(Due to inflation, $300 in the 1950’s is equivalent to almost $2,800 today!) to build the first ever holiday display in San José. Lima noticed the enthusiasm surrounding his display that sat on his lawn each year so he began adding more complex displays year after year. “There were very few displays at that time… and the following year… because of the enthusiasm of the neighborhood and families around we decided to make it a little bigger,” said Lima. As the display grew, so did the crowds. People would park blocks away just to walk to the display and gaze in amazement. There was bumper-tobumper traffic on the main street because cars drove by, slowly, just to catch a glimpse of the holiday spirit Lima so proudly showcased on his lawn. Eventually the display

got so big that Lima decided to donate it to the City of San José in the 1970s. He wanted to donate it to a place where people felt like it was theirs; as if they were a part of it. The displays were set-up on the lawn of San José’s original City Hall on First and Mission Street. The displays were getting bigger and more complex that in the early 1980s, Lima gathered a group of community leaders and requested that the City move the displays to the Plaza de Cesar Chavez. While at the Plaza de Cesar Chavez, Christmas in the Park grew into more than just a citywide event. Visitors from all around the Bay Area travel to Downtown San José at least once a year to take in the holiday spirit. Now there are over 50 displays, numerous vendors, entertainment nightly and free visits

with Santa! Visitors are even able to experience snow as it falls in certain areas of the park. In 2012, after a 33year partnership with the City of San Jose, the City could no longer afford to keep the event going, so the non-profit took full control of the event and works with the city as an in-kind

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sponsor, to manage the event. Three full-time staff and a dedicated board of directors along with seasonal help and volunteers make the magic happen each year. Christmas in the Park will take place in 2018 and the years to come, so please, come and experience the joy and magic the park gives you–

and don’t forget to Leave a Donation! Christmas in the Park is not only a great, free event for families and friends to enjoy during the holiday season, but also benefits the community and local businesses. Christmas in the Park is an anchor event during the holiday season. It brings families of all


Holiday Traditions different backgrounds to Downtown San Jose, and from there, they decide where they want to go to dinner, or what show they want to see. This event is great for the economy because it brings so much business to local companies, restaurants, and attractions. Over 700,000 people visit the park every year, with at least half of those visitors stopping at a local restaurant or attraction to indulge in some holiday spirit. There are many other ways that Christmas in the Park branches out to the community. For instance, Christmas in the Park participates in various community events throughout the year that gets visitors and residents more involved. The community can see Christmas in the Park driving a train float down the road during the Rose, White and Blue Parade on the fourth of July! In addition, Christmas in the Park has been a sponsor of Bark in the Park and the Rotary Club’s Downtown Fireworks display. Volunteers have always played a major role at Christmas in the Park. Be it 400 high school students that show up the Saturday before we open, the local electricians union IBEW Local 332 who decorate our 50 foot tree each year or local businesses who donate their time or sponsor our event, volunteers are a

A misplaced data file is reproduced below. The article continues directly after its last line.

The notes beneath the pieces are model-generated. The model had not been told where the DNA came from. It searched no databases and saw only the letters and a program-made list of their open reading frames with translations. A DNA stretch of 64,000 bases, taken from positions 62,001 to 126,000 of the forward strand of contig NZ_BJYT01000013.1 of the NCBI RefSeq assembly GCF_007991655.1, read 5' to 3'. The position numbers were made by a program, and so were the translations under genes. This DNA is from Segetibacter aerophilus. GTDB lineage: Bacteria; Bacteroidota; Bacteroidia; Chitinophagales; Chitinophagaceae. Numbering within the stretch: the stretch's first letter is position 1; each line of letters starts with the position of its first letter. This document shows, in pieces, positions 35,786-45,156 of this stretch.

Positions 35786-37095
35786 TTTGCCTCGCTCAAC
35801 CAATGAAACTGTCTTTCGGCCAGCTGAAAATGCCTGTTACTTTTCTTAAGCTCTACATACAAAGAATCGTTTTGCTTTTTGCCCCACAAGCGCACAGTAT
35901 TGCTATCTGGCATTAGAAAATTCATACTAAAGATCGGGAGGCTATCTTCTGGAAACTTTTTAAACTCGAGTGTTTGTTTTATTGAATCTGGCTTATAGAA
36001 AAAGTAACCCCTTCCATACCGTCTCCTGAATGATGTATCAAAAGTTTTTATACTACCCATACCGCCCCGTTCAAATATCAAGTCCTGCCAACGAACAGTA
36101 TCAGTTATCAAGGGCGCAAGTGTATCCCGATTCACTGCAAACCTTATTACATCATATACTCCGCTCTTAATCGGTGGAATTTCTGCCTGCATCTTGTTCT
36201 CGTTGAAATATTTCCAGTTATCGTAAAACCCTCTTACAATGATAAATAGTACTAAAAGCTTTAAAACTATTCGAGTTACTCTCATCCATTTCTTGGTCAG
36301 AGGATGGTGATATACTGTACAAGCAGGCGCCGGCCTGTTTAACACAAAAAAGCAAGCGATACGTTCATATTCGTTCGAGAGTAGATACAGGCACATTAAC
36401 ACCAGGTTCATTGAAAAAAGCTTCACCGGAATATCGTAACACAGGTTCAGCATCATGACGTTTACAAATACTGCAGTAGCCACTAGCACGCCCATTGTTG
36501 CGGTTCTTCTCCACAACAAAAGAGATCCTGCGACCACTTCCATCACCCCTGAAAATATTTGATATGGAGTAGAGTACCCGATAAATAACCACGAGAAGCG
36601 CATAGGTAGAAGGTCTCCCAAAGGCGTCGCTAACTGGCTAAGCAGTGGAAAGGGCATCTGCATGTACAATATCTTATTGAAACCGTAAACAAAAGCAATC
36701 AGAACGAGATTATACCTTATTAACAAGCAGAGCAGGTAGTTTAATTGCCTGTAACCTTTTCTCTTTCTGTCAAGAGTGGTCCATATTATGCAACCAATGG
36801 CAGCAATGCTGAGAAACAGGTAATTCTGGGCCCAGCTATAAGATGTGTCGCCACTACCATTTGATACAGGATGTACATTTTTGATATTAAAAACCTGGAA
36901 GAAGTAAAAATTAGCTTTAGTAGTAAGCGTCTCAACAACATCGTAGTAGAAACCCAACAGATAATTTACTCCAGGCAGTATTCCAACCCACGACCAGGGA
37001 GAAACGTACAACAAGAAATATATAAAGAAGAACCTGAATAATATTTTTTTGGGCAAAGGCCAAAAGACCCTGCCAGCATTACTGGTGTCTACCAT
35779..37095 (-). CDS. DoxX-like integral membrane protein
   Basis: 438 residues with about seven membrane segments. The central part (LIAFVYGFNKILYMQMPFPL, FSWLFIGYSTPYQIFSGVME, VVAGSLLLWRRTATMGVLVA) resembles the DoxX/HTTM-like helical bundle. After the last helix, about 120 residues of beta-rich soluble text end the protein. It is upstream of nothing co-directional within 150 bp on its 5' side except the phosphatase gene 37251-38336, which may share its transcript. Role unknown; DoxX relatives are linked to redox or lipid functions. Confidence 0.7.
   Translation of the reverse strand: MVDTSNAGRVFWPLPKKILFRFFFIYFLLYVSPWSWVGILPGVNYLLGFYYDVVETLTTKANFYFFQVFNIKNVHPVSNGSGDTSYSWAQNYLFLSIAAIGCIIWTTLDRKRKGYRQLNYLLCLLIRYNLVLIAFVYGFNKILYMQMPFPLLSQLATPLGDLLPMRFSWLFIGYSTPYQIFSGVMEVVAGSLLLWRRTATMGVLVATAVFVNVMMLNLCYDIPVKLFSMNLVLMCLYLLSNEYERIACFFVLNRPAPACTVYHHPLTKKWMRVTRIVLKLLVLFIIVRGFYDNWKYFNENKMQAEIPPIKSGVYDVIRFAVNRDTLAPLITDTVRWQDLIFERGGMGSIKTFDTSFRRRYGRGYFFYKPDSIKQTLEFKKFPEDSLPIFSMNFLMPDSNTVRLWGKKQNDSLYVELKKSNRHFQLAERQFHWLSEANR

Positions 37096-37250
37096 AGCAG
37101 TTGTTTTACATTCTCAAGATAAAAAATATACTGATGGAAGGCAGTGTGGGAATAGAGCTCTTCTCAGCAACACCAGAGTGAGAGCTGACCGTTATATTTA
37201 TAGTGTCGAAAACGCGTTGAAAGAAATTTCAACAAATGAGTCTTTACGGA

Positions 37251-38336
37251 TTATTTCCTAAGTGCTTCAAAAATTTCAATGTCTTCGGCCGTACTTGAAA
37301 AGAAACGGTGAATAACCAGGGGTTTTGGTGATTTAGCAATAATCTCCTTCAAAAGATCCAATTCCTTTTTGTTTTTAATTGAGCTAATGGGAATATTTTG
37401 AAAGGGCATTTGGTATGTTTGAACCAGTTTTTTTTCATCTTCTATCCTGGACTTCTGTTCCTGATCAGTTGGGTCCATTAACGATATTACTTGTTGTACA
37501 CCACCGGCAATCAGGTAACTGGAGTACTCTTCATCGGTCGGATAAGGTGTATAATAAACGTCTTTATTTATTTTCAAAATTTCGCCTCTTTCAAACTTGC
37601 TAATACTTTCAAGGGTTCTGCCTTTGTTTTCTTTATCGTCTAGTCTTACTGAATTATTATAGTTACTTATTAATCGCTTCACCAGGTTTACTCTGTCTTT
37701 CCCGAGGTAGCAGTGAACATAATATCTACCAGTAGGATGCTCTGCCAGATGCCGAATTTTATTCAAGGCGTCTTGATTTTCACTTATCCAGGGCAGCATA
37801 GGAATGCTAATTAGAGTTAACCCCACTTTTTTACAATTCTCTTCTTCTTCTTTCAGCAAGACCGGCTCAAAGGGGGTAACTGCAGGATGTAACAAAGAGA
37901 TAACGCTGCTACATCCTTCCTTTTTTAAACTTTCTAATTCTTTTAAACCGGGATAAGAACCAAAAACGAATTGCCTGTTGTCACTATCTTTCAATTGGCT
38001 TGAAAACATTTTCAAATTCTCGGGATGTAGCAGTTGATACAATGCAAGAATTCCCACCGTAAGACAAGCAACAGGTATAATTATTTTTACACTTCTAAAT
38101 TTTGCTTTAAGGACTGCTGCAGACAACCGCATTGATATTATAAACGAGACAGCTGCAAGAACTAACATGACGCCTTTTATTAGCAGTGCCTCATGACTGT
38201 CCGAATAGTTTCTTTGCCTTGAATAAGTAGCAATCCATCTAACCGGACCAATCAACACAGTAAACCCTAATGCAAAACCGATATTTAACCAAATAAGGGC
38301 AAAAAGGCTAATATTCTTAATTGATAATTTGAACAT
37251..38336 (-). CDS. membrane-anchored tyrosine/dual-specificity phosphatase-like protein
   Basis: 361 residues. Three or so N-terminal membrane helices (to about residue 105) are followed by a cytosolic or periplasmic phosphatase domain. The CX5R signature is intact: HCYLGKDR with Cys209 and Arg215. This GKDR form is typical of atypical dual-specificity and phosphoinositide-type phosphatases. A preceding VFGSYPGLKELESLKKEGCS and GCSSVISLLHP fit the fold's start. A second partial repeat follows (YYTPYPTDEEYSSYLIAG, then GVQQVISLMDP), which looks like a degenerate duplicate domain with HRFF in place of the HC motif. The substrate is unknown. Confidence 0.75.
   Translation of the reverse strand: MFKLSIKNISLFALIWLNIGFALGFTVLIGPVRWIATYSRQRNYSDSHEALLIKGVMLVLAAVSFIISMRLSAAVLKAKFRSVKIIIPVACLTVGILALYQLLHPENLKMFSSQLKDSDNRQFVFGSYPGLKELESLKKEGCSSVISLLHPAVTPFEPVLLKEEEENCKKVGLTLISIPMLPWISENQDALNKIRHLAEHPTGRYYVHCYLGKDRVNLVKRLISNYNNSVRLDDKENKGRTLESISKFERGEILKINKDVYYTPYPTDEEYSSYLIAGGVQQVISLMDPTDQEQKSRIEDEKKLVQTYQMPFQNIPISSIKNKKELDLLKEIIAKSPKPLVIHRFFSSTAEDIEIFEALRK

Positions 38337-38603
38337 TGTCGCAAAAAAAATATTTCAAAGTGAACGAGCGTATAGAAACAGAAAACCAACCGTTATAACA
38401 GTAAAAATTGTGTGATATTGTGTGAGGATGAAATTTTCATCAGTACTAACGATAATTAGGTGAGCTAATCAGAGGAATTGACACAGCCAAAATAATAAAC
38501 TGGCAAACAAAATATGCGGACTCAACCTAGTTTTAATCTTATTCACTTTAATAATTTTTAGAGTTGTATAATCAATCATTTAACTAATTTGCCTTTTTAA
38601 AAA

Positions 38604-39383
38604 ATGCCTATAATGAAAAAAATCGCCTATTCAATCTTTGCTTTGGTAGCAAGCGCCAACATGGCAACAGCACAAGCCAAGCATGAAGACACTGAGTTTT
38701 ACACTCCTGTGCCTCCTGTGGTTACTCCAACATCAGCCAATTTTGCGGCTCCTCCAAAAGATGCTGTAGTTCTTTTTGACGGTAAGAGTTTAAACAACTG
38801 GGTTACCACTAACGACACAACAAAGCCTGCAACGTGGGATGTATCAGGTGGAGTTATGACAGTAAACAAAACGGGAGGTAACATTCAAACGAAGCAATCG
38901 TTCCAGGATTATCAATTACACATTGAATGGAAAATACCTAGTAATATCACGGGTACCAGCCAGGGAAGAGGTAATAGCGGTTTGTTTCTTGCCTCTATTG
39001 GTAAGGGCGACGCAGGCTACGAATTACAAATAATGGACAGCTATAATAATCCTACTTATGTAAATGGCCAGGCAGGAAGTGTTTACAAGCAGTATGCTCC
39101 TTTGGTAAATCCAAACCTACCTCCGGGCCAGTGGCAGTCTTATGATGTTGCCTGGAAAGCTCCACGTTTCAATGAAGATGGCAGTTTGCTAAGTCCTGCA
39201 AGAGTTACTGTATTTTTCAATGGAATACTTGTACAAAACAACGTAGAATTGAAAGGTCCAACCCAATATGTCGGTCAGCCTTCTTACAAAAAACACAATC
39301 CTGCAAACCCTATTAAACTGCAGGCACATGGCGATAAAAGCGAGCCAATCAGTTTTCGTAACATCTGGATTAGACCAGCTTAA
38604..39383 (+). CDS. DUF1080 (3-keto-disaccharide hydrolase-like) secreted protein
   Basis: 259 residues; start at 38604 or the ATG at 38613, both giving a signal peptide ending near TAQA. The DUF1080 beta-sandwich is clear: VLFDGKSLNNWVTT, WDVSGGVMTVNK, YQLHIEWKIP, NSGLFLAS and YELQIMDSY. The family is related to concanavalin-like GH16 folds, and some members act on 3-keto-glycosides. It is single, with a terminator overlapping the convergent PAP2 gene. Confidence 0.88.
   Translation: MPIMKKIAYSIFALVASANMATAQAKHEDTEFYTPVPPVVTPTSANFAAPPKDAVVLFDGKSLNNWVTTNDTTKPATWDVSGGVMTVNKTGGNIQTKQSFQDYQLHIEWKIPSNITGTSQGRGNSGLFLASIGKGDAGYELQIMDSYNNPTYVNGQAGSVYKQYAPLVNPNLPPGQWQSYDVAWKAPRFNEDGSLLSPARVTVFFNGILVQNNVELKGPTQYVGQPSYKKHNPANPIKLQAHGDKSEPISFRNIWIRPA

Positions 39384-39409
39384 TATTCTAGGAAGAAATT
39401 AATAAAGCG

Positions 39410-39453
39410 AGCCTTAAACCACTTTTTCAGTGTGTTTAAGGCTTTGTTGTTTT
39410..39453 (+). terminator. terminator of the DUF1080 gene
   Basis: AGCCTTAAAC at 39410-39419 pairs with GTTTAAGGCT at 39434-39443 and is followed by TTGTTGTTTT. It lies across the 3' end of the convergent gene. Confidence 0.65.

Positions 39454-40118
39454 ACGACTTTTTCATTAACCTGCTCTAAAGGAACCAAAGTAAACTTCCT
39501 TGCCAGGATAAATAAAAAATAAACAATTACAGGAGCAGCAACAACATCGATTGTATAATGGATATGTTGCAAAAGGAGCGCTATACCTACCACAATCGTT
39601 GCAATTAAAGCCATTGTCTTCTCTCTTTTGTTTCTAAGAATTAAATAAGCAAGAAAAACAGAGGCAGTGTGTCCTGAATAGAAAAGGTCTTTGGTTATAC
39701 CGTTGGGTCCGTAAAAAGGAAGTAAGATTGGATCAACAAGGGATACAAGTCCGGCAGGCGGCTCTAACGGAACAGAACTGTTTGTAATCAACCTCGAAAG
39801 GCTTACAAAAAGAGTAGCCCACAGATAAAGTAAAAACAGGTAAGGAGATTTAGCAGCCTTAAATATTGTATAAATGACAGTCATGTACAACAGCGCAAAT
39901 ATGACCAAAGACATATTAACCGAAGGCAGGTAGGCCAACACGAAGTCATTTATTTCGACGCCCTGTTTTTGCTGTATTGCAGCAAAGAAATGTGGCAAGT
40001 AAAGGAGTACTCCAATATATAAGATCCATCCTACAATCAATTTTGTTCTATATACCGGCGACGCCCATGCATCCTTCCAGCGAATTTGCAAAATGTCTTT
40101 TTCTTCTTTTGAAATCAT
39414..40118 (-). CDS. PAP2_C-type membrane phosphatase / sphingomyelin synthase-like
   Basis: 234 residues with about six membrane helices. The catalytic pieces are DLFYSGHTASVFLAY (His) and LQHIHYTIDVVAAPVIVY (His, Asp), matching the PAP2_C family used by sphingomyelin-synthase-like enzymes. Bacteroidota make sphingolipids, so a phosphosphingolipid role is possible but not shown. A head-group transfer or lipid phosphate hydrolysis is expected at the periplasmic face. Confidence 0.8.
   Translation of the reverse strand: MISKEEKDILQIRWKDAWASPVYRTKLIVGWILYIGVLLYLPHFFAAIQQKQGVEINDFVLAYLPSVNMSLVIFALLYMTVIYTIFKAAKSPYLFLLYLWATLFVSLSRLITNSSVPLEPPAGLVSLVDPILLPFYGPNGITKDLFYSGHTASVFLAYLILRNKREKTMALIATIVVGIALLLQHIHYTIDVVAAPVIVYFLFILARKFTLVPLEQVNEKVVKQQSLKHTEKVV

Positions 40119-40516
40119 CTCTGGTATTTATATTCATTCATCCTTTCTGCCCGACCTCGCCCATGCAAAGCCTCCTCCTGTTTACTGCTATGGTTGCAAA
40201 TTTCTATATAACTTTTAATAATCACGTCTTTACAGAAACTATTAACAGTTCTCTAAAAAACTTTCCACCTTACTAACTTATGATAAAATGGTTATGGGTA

cherished aspect of our organization. Christmas in the Park is more than just a park filled with Christmas decorations - it is a community event that brings everyone together, creates a lifetime of memories, and is a great tradition for all. Christmas in the Park is open everyday through December 25 from 9 a.m. to midnight.

Sweet Selections in the Fairmont Hotel Lobby

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Helping Hands

Tzu Chi USA to Hold “Hope Heals” Relief Distribution for Camp Fire Survivors The Buddhist Tzu Chi Foundation, also known as Tzu Chi USA, will hold ongoing disaster relief distributions for those impacted by the Camp Fire throughout the week until Sunday, December 9th. After this violent wildfire left a trail of pain and destruction, Tzu Chi volunteers quickly mobilized to provide 3,674 cash cards to impacted families, totaling $2,017,950 in direct financial assistance. As of December 3rd, 8,456 individuals have benefited from our aid. As part of our Hope Heals campaign, we have made it our goal to provide immediate cash relief to families affected by the Camp Fire by raising donations from 10,000 people, which will directly fund cash cards for 10,000 Camp Fire survivors before Christmas. Registration to receive our emergency financial assistance for this weekend’s